2014: Year of the Emo Revival

2014: Year of the Emo Revival

2014 will likely be remembered as the year when the ‘emo revival’ broke the surface and became a mainstream term.

No longer exclusively associated with niche blogs, but also frequently discussed on benchmark music publications such as Noisy, Pitchfork and Stereogum. All took note of the hype, and fought tooth and nail to secure exclusive premieres of the latest albums and tracks by emo bands.

The American emo scene has been through a myriad of waves since it first appeared in the mid-’80s.

Emocore, as it was originally coined, stood apart from the political, ferocious, and somewhat more primitive big brother, hardcore, in that it was introspective, introverted and downright confessional. Rites of Spring and Embrace were early iterations of this style, followed by the likes of Jawbreaker and Sunny Day Real Estate in the ’90s.

The emocore genre continued challenging punk rock for years to come, before slowly but surely diluting,  losing momentum and fading away in the late-’90s and early-’00s – or at least going into a deep slumber. This decline of emo as it was originally known, transferred equal and opposite energy into new deviations such as screamo, which fused emo’s impassioned and personal qualities with the intensity and full-on punk energy of hardcore – not to mention a lot of screaming.

The heaviest hardship to stigmatize the genre came when ‘emo’ finally reached mainstream youth culture in the mid-2000s.

As is known to happen, commercial interests found something highly appealing in emo’s confessional, self-effacing themes - an admittedly relatable territory for a certain angst-ridden period in modern adolescence – and they polished it into something decidedly more marketable for the masses.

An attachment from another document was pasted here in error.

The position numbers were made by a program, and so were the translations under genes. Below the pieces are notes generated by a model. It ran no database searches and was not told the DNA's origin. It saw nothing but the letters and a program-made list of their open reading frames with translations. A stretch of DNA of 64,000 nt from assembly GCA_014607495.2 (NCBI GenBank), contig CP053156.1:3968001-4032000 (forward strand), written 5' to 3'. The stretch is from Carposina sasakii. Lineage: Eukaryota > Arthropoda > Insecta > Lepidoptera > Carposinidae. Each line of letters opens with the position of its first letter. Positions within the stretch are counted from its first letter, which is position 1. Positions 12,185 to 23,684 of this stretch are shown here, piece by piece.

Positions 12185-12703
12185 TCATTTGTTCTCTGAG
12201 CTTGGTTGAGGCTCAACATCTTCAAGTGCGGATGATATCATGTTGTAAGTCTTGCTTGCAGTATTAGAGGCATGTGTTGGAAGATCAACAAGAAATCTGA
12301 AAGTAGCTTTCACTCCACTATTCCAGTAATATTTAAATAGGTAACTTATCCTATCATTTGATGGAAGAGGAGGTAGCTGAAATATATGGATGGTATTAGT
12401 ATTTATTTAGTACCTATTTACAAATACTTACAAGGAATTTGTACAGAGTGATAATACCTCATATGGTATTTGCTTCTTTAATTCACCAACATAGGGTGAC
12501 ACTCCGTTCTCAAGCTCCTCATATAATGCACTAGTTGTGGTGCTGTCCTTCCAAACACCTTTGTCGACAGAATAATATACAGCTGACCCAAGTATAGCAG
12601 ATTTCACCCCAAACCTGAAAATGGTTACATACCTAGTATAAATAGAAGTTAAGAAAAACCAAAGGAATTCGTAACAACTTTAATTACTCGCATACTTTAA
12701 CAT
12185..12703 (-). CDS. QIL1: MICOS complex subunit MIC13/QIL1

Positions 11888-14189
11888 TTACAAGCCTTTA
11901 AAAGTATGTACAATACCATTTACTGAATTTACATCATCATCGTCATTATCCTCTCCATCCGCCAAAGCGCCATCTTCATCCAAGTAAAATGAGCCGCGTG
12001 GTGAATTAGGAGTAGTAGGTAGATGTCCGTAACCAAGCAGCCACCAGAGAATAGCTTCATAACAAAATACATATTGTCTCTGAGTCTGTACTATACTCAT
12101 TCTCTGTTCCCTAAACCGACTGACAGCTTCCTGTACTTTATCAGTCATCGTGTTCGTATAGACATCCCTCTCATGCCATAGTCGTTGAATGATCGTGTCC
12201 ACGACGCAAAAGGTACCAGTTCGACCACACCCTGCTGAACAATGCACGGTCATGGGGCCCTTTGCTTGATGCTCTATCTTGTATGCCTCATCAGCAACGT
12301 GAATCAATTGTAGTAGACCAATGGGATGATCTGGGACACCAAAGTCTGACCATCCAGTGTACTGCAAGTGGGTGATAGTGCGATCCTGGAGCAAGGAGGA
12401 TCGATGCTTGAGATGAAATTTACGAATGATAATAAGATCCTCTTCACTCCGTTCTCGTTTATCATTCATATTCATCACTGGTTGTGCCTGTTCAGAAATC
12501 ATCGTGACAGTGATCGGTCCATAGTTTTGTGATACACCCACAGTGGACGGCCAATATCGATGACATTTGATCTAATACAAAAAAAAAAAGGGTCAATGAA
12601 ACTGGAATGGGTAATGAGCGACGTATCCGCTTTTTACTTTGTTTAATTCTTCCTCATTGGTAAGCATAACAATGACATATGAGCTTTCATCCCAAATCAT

Suddenly the term had become associated with heavy makeup and the act of self harming, which had very little to do with the original punk movement from which it arose. Bands like My Chemical Romance, Dashboard Confessional and Fall Out Boy were now being labeled emo, and many people wanted nothing to do with it.

Meanwhile, a small but dedicated emo movement continued to brew in the underground, keeping the original sound alive and well.

The scene has grown stronger and more vital the past couple of years, and in 2014 it reached new heights.

The scene has grown stronger and more vital the past couple of years, and in 2014 it reached new heights. The Emo revival had become hot news, and more new bands than one could follow appeared. But more importantly, a handful of original bands found their way back together, once again performing live in concert for the first time in years.

A few also recorded brand new material, like emo pioneers Braid and The Jazz June, who both put out critically acclaimed albums in 2014. Seminal emo bands American Football and Mineral toured heavily the past year, and have recently announced additional shows scheduled for 2015. In addition, several prominent emo bands like Drive Like Jehu, Rainer Maria and Moss Icon this past year played very exclusive ‘one night only’ shows, pleasing their old fan base tremendously.

Enjoy this playlist of bands that helped return dignity to emo in 2014 and, more importantly, made our blood simmer.

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